In a bankruptcy filing, a lot of people are involved in helping you repay your debts and helping lenders get repaid. Here are all of the important players, what they do, and how they relate to your bankruptcy case.
1) You (Debtor, Borrower)
2) Your Lawyer (Attorney)
Your lawyer or attorney is the one who helps you through every step of the bankruptcy process. Bankruptcy lawyers are usually specialized and educated specifically in bankruptcy work.
3) Creditors (Lenders, Banks)
Creditors (also called lenders) are the people, banks, and organizations that lend money or assets to people (the borrowers). The borrowers then gradually repay the borrowed amount, plus an additional amount (the interest).
When the debtor can’t repay the borrowed amount and files for bankruptcy, the lenders may or may not get repayment based on the type of bankruptcy filing.
The judge is the one who makes the final decision regarding your bankruptcy case. Most debtors don’t meet the judge or even find themselves inside of a courtroom. Your bankruptcy lawyer handles most of these kinds of details.
5) Trustee (Agent, Administrator)
In Chapter 7 or 13 bankruptcy case, there needs to be a person who takes control of and manages some of your property while the bankruptcy filing is in progress. This is the trustee.
This person makes sure certain property of yours isn’t moved, sold, or transferred in any way during pre-bankruptcy activities. The trustee has several responsibilities:
- Review your appeal and schedule
- Recovers property of the bankruptcy estate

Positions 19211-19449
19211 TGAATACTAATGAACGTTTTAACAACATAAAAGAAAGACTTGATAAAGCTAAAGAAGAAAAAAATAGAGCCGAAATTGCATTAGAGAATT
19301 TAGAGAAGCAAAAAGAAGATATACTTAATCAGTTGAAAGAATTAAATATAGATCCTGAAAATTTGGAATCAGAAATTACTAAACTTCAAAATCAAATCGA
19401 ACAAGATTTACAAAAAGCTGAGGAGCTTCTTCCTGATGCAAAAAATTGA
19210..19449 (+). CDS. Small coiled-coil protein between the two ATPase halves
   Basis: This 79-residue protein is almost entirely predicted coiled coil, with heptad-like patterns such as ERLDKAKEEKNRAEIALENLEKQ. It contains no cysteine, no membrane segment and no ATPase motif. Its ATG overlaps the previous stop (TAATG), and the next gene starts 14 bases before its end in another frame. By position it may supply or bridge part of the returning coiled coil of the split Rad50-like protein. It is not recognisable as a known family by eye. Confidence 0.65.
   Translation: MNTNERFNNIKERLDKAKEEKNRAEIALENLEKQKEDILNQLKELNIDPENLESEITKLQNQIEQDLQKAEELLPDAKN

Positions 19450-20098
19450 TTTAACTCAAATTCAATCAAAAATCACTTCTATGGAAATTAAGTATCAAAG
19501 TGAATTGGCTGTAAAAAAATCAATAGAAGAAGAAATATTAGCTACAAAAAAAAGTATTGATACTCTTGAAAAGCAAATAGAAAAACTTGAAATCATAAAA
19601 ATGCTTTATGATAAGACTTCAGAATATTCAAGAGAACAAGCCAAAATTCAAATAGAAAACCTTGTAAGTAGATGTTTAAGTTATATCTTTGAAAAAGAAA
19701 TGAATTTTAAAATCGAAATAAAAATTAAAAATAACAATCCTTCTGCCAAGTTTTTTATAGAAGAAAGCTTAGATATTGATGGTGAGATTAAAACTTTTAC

- Liquidates your property
- Distributes property and assets to creditors
- Oversees your bankruptcy plan
- Receives your payments and gives them to the creditors
6) Bankruptcy Clerk
The clerk handles incoming and outgoing documentation regarding your bankruptcy case. When you file a petition for bankruptcy, your lawyer will send the petition and other documentation to the bankruptcy clerk. The clerk will also send noticed and documentation to you and the creditors.
7) Bankruptcy Estate
The bankruptcy estate isn’t a person or company, but the term is used enough to be considered an entity involved in a bankruptcy. The estate is the collection of your property. The trustee manages the estate, and the creditors are repaid by the estate.
The property in the estate can include anything of value that can be given to creditors as repayment. Some of your property can be omitted, like your house, your car (if its value is relatively low), and inexpensive clothing.
All legal or equitable interests of the debtor in property, both real and personal, at the time of the bankruptcy filing. (The estate includes all property in which the debtor has an interest, even if it is owned or held by another person.)
This article should not be taken as legal advice. If you’re considering bankruptcy or another legal option, you need to consult an attorney for guidance. If you’re in New Jersey and seeking legal assistance, we can help you.
Brenner Spiller & Archer is a New Jersey law firm that is dedicated to helping families find relief from the burden of debt and other financial woes. For more than 35 years, our bankruptcy lawyers have provided effective guidance on all debt relief matters to clients throughout Central and South Jersey.